Knowing How to Advance Your Corporate Culture With Class

It’s both an art and a science, mind you: take note of that and take it with you to the bank. Corporate culture isn’t something that just grows by osmosis, nor does it develop through sales and profit. Corporate culture has to be planned specifically, with decisions made by the higher-ups determining just what the company should be. In fact, that literally should be the first question board members should ask regarding the identity of their corporation:

“What Do We Want to Be? The Cornerstone of Corporate Culture”

Notice that we’re not asking “what do we want to do?” or “what do we want to sell?” or anything like that. It’s all about being. This is all internal. Consider community as a focal point, and you’ll know collaboration is key. Yes, in other words: the “board” of any company aren’t simply the higher-ups calling the shots; they’re very much like a neighborhood association, serving the lower-downs (only they’re not really lower-downs at all!).

Someone has to lead the charge, though. That is, you have to have someone who’s directly responsible for the corporate culture, pushing everyone in the right direction in the way the ELNC of Grand Rapids, Michigan, would. That being said, that leader has to decide what the tone of the business direction would be: is it going to be about teamwork? Transparency? Social media marketing? Whatever the case, that has to be decided from the top — to the bottom — for corporate culture to show through.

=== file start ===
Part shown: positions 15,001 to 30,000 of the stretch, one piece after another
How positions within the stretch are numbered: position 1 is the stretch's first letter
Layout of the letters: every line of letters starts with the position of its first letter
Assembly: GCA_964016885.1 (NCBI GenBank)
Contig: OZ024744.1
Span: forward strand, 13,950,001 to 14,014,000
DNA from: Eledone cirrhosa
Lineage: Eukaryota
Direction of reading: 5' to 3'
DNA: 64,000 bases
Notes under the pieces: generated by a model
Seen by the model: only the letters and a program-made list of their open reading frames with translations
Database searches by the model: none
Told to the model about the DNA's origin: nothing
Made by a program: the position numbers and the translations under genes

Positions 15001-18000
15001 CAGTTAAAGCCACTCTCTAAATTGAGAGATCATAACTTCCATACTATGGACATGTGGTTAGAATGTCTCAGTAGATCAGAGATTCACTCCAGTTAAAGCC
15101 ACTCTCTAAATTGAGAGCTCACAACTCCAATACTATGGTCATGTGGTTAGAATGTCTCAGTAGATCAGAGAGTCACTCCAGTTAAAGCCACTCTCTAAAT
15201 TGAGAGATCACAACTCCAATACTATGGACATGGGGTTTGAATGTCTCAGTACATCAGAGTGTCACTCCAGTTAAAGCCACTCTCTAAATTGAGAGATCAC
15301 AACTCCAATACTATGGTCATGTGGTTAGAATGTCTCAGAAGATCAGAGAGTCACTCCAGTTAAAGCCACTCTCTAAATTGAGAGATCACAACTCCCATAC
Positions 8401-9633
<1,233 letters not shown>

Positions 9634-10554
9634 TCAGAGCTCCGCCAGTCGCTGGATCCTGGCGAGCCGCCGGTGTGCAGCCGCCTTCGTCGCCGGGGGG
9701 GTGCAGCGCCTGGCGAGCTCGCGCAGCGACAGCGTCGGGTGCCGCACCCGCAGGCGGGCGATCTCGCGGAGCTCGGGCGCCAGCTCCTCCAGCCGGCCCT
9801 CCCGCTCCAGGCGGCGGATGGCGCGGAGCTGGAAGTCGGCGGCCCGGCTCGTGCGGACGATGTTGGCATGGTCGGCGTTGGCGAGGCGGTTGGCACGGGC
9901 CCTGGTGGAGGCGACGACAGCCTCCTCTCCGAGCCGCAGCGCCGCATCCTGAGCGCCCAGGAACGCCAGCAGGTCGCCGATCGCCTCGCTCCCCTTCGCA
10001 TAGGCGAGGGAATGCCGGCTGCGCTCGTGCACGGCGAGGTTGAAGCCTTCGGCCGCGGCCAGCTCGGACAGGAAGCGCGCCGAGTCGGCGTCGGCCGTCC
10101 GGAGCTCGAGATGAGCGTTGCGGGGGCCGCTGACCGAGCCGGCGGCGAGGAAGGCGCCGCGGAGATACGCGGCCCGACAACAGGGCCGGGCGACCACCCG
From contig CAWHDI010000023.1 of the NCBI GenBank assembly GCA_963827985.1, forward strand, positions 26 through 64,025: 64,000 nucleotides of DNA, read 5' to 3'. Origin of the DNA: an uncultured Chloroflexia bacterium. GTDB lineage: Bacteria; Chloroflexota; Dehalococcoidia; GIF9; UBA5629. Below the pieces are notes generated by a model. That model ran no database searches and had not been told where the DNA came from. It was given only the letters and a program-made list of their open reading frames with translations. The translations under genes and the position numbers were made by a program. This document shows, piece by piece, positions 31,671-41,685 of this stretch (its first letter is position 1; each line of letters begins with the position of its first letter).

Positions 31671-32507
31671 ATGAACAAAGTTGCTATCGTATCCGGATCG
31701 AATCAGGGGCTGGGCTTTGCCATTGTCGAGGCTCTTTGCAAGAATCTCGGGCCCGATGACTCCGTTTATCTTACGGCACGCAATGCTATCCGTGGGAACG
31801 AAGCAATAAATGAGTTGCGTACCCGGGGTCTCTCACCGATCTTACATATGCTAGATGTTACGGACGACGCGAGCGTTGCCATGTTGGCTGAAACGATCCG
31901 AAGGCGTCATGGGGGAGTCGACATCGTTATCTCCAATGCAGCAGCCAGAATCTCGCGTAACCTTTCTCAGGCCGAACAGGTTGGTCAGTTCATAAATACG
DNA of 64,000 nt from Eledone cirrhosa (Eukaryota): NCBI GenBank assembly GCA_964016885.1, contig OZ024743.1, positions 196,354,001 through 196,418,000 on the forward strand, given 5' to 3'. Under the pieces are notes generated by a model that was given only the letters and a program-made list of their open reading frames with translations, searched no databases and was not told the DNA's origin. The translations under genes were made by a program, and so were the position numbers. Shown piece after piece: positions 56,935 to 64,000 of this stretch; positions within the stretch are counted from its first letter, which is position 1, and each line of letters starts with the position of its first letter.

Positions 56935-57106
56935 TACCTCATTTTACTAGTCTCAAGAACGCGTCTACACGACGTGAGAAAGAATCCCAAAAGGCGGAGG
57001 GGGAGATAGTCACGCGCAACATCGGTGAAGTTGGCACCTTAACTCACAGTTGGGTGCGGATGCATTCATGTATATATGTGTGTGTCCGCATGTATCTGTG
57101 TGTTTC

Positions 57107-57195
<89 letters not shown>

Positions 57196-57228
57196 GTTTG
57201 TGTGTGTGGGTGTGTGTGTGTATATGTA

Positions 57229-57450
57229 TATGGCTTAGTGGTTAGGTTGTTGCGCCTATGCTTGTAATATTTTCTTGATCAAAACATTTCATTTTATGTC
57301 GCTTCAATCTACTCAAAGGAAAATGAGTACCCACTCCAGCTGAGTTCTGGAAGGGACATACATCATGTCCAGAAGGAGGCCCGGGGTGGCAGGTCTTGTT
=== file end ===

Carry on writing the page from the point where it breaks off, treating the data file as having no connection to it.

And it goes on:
Whether it’s with following a real estate guide of do’s and don’t’s, or if it’s about a manual for corporate culture King Arthurengineering skyscrapers, it all translates: everyone has to be on the same page, and from there, corporate culture develops organically.

As always, the identity of the owners, the board, the very founders of a business, will translate to the true owners of the company: the employees. They keep the corporation going, mimicking the “personality,” if you will, of the company as founded by the board and the corporate culture “cheerleader” (that’s right, I said “cheerleader”) as the springboard. Having the employees take a bit of ownership in the identity is crucial, as any new age CEO will tell you straight out, because it’s all about a “family” atmosphere. Sort of like the Knights of the Round Table. And you’re King Arthur.

But know this: it’s your job then to continually keep your employees motivated to not only complete their projects and initiatives, but to do so with gusto and pride. Personality and pride hold hands.

Dare I Say — a Corporation Is Like a “Family”?

I would say yes. A team. A daily get-together with people focusing on the same goals. In that way, it’s not like someone develops a business, and other people simply “buy into it” without any say in the matter. An entire workforce has to put their two cents in, figuring out which corporate culture would work best, then design the corporate structure to fit that layout exactly. What’s the ultimate benefit?

Happy employees. Happy staff. Increased revenue. Continual growth and expansion. Substantial profits.

Hard to believe that all it took was a way of leadership, from a personality standpoint, a mission statement, and perhaps a certain activity to help foster teamwork outside the business! But that’s how corporate culture works.

Tags: , , , , , , , , , , , , , , ,

Leave a Reply

Your email address will not be published. Required fields are marked *

Shares